The concept of space in Buddhism

The concept of Space as discussed by Dainin Katagiri (in You have to say something – Manifesting Zen Insight), is very interesting.


Everything (and everyone) occupies a certain space (lower case space) that is part of a larger single SPACE (upper case space). In order for the larger SPACE to be ‘complete’, each smaller item needs to be in its correct space. For e.g.  – if you have one shoe in a shoe-rack and the other one lying on the floor, then the pair of shoes is not in it’s correct space. To get it there, one must pick up the floor shoe and place it in the shoe rack. This applies to everything – not just shoes on the floor. Dainin gives the example of a coffee mug that is placed on a high-shelf. It’s correct space is the lower shelf, from where, it has a lesser chance of breaking. Hence, mindfully picking it off the higher shelf and placing it on the lower shelf, is an example of completing the larger SPACE.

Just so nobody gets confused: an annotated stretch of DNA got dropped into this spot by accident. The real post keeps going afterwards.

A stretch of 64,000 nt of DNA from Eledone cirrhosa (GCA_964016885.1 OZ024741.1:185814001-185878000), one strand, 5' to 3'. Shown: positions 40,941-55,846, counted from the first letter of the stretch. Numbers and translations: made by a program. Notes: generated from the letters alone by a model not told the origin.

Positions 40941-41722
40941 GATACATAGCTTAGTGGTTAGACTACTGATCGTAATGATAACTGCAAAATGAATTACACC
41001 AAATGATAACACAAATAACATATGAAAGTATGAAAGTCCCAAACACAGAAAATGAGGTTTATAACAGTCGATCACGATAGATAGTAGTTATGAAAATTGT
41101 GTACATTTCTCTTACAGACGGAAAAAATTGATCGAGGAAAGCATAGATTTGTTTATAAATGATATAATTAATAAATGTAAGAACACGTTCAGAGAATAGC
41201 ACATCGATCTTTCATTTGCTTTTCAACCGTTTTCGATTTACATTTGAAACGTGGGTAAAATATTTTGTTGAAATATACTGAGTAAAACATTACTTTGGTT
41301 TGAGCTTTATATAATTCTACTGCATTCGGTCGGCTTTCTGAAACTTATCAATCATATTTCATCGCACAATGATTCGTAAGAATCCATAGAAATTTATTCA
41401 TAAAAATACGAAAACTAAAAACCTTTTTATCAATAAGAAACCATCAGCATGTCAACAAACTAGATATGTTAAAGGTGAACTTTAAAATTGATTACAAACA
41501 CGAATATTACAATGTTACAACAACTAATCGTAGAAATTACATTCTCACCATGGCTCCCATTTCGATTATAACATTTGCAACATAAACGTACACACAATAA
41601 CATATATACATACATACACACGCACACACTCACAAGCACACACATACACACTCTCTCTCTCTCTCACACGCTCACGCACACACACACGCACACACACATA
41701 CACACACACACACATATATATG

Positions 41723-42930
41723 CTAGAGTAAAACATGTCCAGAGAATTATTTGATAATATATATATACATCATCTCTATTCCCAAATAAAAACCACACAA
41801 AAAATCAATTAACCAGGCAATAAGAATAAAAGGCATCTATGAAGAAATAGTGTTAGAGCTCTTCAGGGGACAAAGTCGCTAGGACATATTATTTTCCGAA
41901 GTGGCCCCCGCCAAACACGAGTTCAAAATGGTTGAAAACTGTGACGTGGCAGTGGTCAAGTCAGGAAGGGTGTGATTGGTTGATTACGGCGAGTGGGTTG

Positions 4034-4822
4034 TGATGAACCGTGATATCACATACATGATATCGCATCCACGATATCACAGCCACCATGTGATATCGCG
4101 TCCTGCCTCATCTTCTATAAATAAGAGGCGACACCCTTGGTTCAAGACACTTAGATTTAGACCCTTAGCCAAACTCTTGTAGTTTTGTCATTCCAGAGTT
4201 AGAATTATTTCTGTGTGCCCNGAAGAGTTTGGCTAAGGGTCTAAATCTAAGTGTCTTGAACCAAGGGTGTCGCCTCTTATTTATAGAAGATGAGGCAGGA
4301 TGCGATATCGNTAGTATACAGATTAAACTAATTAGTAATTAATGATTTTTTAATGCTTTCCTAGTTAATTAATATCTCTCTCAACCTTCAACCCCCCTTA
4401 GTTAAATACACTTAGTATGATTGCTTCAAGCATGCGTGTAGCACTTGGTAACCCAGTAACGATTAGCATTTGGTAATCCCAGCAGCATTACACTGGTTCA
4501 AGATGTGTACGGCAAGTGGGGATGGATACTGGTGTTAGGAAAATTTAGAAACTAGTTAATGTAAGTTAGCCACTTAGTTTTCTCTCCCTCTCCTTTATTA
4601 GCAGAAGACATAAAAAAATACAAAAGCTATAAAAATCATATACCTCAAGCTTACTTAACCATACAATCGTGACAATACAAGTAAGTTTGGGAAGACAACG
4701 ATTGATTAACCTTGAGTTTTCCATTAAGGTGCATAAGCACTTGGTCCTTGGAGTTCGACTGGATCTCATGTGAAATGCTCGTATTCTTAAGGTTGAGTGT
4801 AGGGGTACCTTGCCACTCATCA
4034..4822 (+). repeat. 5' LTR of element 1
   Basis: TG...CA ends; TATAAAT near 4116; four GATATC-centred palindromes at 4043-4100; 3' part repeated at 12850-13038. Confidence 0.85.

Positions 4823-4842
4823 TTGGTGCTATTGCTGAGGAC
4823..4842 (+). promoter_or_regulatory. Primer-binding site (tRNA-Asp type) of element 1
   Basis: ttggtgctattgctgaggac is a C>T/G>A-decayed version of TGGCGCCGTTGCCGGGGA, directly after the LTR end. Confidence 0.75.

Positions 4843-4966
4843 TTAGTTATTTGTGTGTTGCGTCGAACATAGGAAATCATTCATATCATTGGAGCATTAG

Everything belongs in its own ‘space’ – when it isn’t in it’s natural resting space, there are incongruences – which can lead to accidents (e.g. someone tripping over the shoe, or the coffee mug breaking).

Now, take this shoe-in-the-wrong place (or coffee mug on the wrong shelf) analogy and extend it to people. Each person is also trying to occupy their correct ‘space’ in life. The world, at large, is the larger containing SPACE.

While this smaller space is unique for each individual, we all get to our rightful space through the same road/path. Mindfulness is that road, the only road, that can lead one to their rightful space.


Dainin Katagiri is just full of zen insights. He tackles topics that I have yet to find in other books on Buddhism and mindfulness. This particular concept of ‘space’ is one such example.

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